A Framework That Provides Clarity

During periods of “low visibility,” confusion reigns: for every indication of one trend, there seems to be a countertrend. The key is to glean from the collective wisdom of reliable leading indicators a clear signal that the economy is headed for a turn.



Oil, Interest Rates a 1-2 Punch?

The U.S. economy rode out $55 a barrel oil last fall. But some economists say that the latest spike in that key commodity poses a greater threat to the nation's economic growth.

Those economists say that the combination of rising oil and rising interest rates constitute a one-two punch for the economy that will be much harder over overcome.

Last September and October, as oil shot up more than 25 percent to $55 a barrel in less than two months, interest rates fell. The yield on the 10-year treasury bond declined 6 percent in that period.

With that low rate environment, the nation's gross domestic product grew at 4.0 percent annual pace in the third quarter and 3.8 percent in the fourth quarter, even in the face of rising oil prices and imports. That was better than the 3.3 percent growth rate seen in the second quarter.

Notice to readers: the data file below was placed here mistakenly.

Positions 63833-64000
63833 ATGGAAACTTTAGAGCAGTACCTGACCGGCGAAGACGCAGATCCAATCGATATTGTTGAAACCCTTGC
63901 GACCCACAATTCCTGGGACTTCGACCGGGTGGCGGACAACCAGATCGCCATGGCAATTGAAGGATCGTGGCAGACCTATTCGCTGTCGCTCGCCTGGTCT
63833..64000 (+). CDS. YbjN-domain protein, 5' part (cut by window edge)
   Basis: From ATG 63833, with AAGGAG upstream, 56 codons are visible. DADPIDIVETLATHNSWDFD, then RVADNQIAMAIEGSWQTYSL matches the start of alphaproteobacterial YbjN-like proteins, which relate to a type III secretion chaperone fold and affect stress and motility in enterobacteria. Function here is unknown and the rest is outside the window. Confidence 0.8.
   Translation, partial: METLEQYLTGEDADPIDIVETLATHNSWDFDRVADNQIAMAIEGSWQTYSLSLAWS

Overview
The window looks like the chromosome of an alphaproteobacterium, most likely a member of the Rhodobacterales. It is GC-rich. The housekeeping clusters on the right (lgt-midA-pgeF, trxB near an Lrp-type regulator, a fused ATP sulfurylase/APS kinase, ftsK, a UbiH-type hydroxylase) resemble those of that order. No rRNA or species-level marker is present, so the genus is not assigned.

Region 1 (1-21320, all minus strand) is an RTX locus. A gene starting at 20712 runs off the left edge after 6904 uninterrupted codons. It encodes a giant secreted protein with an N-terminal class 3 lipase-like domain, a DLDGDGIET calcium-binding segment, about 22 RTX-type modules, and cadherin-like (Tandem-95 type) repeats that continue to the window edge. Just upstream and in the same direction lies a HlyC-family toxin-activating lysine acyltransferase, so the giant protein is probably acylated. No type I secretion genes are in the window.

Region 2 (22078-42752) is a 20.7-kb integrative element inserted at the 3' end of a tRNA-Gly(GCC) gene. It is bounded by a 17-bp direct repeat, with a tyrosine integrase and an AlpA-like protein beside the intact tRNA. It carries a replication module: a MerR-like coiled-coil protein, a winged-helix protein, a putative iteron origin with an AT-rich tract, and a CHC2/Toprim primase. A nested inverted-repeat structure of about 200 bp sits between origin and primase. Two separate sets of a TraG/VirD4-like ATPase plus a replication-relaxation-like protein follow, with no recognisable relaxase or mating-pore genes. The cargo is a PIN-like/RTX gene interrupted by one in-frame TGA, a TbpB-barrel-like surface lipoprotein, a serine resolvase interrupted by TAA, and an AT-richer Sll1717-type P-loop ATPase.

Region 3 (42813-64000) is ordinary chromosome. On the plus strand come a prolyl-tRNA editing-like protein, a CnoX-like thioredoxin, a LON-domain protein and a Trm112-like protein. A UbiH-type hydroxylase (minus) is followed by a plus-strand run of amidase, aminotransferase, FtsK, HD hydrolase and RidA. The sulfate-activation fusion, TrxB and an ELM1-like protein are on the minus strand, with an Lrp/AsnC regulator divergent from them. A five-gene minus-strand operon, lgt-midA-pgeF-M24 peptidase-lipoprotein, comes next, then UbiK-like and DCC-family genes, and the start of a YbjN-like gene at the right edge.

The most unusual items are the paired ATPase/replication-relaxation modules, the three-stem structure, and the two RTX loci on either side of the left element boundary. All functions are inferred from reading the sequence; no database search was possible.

But the current spike in oil prices has come at a time when the 10-year yield is rising up 12 percent in the last month while oil prices climbed 21 percent...

These warning signs come at a time when there are a number of new economic projections showing an improving outlook for growth in 2005. And some economists still believe the economy is resilient enough to grow faster, even in the face of the oil and interest rate pressures. "Growth is more likely to firm modestly from here and it's quite unlikely to ease much further," said Anirvan Banerji, director of research for the Economic Cycle Research Institute. He said 5 percent GDP growth might be out of reach but he would expect better growth than at the end 2004...